Forces of Nature
Now it's time for tour preparation, leaving home for another almost month seems a wonderful yet exhausting prospect, though to be honest, these days I probably find it harder to relax when I am home for too long than I do when faced with a constant schedule in a little black binder. When I am in Austin the most relaxing thing for me to do is to visit the pre-school where I used to work and while away time with Noelle and the kids. We chase, throw balls, all of that stuff, and then I just go into the classroom with them and sit and chat as they make pictures or hit each other over the head with plastic cars. They have no concept of where anybody's been, what they've been doing, advances or failures, and frankly they don't really care. The only thing that matters is the immediate present and so the interaction is pure. It's all new- all discovery.
That ignorance, or lack of experience, is a really amazing thing. It seems that the older you get, the more of your freedom you are forced to abdicate. In reality, I suppose the reverse is true because you are gradually gaining autonomy from your parents, aacademic instiutions, etc... and guiding the course of your own life. But it doesn't really seem that way, does it? I suppose it's a give and take. To fix your eyes on something and then seize it, you must gradually incorporate increasing levels of beaurrocracy, and thus increasing levels of external control and influence. Who is really the key determiner?
I'm standing behind two of my students, Evan and Emmitt, who are plying with a stick at something on a tree trunk. I lean down and ask, "What are you doing?"
In unison: "Killing fireants."
"Killing animals is cruel. Just imagine if somebody smashed you with a twig the size of a fire truck!" This logic is quickly superceded.
"No, the fireants are eating this caterpillar and he's still alive. We're trying to save the caterpillar. I wouldn't want to be eaten alive."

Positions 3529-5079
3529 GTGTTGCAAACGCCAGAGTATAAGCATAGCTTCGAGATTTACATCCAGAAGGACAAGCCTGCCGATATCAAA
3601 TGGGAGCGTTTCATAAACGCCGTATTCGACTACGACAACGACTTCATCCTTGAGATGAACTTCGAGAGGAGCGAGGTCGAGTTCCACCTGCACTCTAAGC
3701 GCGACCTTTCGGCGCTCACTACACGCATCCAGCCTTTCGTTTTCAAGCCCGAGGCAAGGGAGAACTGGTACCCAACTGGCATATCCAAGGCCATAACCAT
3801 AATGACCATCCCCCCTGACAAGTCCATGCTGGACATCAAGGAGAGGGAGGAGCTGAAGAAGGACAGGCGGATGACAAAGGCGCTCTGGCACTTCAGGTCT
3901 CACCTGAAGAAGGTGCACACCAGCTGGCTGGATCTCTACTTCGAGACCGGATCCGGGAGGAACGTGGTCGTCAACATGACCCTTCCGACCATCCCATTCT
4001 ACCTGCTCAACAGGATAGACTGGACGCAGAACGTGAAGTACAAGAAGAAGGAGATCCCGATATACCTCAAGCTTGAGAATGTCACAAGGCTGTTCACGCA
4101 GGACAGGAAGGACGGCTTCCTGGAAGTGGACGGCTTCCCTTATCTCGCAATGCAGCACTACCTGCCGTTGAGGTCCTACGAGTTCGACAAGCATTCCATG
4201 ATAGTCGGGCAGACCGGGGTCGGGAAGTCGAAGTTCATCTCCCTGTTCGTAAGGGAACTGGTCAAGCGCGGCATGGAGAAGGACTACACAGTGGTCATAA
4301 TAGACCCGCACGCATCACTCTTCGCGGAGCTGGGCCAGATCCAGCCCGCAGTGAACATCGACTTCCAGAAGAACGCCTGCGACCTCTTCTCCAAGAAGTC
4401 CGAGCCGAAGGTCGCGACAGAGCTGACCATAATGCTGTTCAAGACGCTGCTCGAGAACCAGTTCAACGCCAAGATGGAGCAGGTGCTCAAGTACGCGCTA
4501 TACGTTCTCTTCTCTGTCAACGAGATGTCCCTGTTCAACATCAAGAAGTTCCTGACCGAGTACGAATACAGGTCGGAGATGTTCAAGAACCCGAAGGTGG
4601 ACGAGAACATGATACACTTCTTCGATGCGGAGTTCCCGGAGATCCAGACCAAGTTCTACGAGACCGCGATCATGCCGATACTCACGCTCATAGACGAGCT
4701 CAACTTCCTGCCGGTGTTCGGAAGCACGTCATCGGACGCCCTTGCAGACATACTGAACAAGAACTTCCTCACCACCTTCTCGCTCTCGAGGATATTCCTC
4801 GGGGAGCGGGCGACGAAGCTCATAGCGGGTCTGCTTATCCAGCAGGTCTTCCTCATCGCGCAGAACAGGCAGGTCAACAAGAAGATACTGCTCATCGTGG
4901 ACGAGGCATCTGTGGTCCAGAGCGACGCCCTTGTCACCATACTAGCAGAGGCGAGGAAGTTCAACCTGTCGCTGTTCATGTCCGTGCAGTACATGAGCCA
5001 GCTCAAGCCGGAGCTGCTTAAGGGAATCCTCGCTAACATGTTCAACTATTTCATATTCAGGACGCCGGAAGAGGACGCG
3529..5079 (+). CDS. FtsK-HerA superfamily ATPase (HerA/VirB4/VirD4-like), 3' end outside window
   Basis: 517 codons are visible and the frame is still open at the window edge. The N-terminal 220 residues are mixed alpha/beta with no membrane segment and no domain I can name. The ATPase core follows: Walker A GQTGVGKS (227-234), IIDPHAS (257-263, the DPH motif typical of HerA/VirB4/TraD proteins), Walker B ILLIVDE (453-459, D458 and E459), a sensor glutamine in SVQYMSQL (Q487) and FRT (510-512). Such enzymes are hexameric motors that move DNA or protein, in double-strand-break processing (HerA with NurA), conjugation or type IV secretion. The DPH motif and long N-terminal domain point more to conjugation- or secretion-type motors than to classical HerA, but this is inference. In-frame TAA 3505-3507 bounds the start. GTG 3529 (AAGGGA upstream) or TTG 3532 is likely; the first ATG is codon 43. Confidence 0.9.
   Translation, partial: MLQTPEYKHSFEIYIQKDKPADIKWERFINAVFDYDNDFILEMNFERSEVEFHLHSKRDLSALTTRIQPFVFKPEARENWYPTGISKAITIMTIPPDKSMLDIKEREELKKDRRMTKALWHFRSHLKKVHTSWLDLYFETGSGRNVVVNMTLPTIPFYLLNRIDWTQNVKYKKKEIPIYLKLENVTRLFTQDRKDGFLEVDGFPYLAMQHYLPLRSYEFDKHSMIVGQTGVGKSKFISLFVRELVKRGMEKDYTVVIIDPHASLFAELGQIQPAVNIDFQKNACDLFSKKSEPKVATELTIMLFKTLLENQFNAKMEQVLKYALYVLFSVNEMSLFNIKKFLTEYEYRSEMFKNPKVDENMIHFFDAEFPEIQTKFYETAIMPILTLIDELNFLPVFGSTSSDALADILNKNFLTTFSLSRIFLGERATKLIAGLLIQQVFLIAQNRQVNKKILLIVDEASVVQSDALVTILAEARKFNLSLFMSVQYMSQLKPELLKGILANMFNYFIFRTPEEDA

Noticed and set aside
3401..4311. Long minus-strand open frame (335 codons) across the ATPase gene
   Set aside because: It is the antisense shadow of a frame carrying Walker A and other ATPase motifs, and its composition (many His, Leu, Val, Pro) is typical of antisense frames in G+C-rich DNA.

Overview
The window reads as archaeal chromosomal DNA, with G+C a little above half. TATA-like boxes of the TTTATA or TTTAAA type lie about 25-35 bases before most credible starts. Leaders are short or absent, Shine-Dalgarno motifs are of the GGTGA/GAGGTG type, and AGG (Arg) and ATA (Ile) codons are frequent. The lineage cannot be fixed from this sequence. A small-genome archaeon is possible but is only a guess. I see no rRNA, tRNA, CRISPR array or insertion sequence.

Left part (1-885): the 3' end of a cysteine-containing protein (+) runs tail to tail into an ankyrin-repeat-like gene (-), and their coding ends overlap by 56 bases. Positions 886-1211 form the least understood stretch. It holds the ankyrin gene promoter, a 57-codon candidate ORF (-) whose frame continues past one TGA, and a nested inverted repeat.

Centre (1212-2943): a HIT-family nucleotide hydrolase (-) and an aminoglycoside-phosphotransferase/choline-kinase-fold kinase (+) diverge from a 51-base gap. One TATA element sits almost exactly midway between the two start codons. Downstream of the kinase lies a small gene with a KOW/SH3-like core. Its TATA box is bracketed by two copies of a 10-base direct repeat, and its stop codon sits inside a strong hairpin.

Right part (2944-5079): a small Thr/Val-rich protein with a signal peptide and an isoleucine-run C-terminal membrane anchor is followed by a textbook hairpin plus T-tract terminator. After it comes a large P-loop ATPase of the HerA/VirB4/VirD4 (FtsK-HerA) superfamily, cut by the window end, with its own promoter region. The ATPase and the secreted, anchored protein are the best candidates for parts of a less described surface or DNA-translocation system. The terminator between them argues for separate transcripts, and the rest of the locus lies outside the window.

This is true, being eaten alive would be terrible. I start thinking again about wonderful ignorance, about how these two five year old boys are naive enough to believe that by the elimination of fireants they can save the caterpillars of the world, I think about abandonding the scary inevitability of natural processes. How wonderful to be completely oblivious of all the things around that control you, that will one day control you. And then I start to feel terribly sorry for them, mainly because the environment is going to shit. I mean, global warming is completely terrifying and nobody seems to give a shit. What can we do, realistically, about global warming? How can we preserve things so that blissful ignorance can continue to pervade? And how touching and simultaneously heartbreaking to know that this crushing weight and worry rests on not only you and me, but also on two clueless boys trying with all their might to save the world one caterpillar at a time.
Suddenly I am snapped out of my thought process.
"But it's a force of nature, right Ramesh?"
"What did you say?"
"A force of nature, what happens with the ants is a force of nature. Right?"
"That's right, Evan. It's a force of nature."